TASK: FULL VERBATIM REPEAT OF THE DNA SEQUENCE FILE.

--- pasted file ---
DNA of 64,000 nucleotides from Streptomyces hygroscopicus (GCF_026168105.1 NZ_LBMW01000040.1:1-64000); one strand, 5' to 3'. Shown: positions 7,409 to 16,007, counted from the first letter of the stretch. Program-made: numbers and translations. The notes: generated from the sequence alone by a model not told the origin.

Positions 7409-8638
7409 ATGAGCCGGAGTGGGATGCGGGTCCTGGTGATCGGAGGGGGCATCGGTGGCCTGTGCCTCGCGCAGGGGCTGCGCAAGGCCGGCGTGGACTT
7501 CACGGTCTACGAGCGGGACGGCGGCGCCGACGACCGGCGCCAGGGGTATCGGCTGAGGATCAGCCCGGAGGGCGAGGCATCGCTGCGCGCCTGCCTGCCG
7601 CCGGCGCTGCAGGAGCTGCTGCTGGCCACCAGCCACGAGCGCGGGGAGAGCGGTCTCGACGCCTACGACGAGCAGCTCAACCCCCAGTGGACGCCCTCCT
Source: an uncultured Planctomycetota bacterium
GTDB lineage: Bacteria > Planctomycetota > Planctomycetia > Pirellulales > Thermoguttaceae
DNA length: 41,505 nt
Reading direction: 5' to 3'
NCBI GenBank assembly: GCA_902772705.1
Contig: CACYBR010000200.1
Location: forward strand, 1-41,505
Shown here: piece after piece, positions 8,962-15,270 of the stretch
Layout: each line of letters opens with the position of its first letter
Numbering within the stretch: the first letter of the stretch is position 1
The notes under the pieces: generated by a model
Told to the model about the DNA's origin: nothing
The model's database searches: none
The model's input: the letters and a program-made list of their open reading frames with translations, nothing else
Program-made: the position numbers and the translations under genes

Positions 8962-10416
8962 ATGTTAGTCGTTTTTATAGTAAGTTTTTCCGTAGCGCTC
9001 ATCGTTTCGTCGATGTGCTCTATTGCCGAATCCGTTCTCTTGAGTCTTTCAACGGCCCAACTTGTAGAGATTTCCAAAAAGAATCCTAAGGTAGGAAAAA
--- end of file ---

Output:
DNA of 64,000 nucleotides from Streptomyces hygroscopicus (GCF_026168105.1 NZ_LBMW01000040.1:1-64000); one strand, 5' to 3'. Shown: positions 7,409 to 16,007, counted from the first letter of the stretch. Program-made: numbers and translations. The notes: generated from the sequence alone by a model not told the origin.

Positions 7409-8638
7409 ATGAGCCGGAGTGGGATGCGGGTCCTGGTGATCGGAGGGGGCATCGGTGGCCTGTGCCTCGCGCAGGGGCTGCGCAAGGCCGGCGTGGACTT
7501 CACGGTCTACGAGCGGGACGGCGGCGCCGACGACCGGCGCCAGGGGTATCGGCTGAGGATCAGCCCGGAGGGCGAGGCATCGCTGCGCGCCTGCCTGCCG
7601 CCGGCGCTGCAGGAGCTGCTGCTGGCCACCAGCCACGAGCGCGGGGAGAGCGGTCTCGACGCCTACGACGAGCAGCTCAACCCCCAGTGGACGCCCTCCT
Source: an uncultured Planctomycetota bacterium
GTDB lineage: Bacteria > Planctomycetota > Planctomycetia > Pirellulales > Thermoguttaceae
DNA length: 41,505 nt
Reading direction: 5' to 3'
NCBI GenBank assembly: GCA_902772705.1
Contig: CACYBR010000200.1
Location: forward strand, 1-41,505
Shown here: piece after piece, positions 8,962-15,270 of the stretch
Layout: each line of letters opens with the position of its first letter
Numbering within the stretch: the first letter of the stretch is position 1
The notes under the pieces: generated by a model
Told to the model about the DNA's origin: nothing
The model's database searches: none
The model's input: the letters and a program-made list of their open reading frames with translations, nothing else
Program-made: the position numbers and the translations under genes

Positions 8962-10416
8962 ATGTTAGTCGTTTTTATAGTAAGTTTTTCCGTAGCGCTC
9001 ATCGTTTCGTCGATGTGCTCTATTGCCGAATCCGTTCTCTTGAGTCTTTCAACGGCCCAACTTGTAGAGATTTCCAAAAAGAATCCTAAGGTAGGAAAAA